The best thing to come about working at the club, Janae says, is her self-confidence has grown radically. Not only has she become more comfortable with her body – except for evenings when she doesn’t make a lot of money (“I took my clothes off for less than minimum wage,” she told the photographer working on the story. This thought is often followed by fears of being too fat or her breasts not being big enough, she confided.) but she feels very independent. She pays her own tuition, loan free and doesn’t take a cent from her parents.
She cracks open a Starbucks double shot espresso drink.
One time a client offered her a piece of gum. “You need this,” they said. She’s been aware of her breath ever since. “I always have some sort of gum or mint,” she said. “After eight hours, its hard to remember what you put in your mouth. I have never been more embarrassed.”
And while she’s aware of her reality, for Janae and her clients, the club offers an escape. “This is a completely different world,” she said. “Men come in here with a mindset that you’re some kind of a sexual goddess. In reality, I’m no different than any other girl, or student for that matter,” she said. However, “I like to think of the club as a big theater and I’m the star and I want them (her clients) to feel mesmerized,” she said.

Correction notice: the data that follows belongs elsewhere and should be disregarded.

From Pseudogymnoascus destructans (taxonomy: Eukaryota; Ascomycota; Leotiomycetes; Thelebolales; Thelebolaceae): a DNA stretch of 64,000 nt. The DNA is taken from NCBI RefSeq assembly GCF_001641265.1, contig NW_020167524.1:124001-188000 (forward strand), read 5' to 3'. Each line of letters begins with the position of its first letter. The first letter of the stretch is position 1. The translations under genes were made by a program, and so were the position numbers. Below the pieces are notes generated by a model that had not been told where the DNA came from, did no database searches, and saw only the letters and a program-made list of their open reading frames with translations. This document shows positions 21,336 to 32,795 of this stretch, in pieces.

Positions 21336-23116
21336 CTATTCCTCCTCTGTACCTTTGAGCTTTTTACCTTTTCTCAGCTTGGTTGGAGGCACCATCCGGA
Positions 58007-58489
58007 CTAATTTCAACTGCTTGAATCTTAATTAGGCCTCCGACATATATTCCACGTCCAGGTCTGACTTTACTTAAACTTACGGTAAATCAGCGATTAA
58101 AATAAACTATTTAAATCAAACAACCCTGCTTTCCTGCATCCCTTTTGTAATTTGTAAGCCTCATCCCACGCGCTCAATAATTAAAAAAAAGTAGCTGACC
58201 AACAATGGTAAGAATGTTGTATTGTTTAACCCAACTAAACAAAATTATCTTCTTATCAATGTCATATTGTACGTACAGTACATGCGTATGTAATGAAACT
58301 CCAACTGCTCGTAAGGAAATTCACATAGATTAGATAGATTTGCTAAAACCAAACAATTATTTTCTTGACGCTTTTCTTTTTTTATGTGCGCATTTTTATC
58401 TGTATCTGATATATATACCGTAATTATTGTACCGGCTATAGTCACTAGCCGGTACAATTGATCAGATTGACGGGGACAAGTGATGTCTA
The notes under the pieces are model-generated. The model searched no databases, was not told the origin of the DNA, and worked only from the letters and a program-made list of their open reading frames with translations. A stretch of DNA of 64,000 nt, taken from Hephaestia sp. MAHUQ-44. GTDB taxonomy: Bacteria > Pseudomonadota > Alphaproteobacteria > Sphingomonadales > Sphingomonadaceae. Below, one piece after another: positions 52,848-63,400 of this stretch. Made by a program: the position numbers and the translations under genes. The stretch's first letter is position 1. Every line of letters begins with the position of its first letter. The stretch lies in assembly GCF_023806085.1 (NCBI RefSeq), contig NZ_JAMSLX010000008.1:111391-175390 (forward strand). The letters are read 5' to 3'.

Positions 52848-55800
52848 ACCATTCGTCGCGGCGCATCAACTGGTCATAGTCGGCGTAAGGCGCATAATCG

She compares “Janae” to her favorite song, Lady Marmelade, originally a 1970s hit by Labelle and the musical that re-popularized the song Moulin Rouge in 2001 despite only learning the famous refrain asked in French, “Would you like to sleep with me tonight?”
“It gets me excited. I feel like I’m putting on a theatrical show,” she said. Her hands move about to add dramatic effect. “It’s like I’m in the musical.” Her eyes light up like she’s on the stage at that moment. “It took me a while to come up with who Janae is,” she explained as if a seasoned actress developing a character. “She’s braver than me, she’s bold.”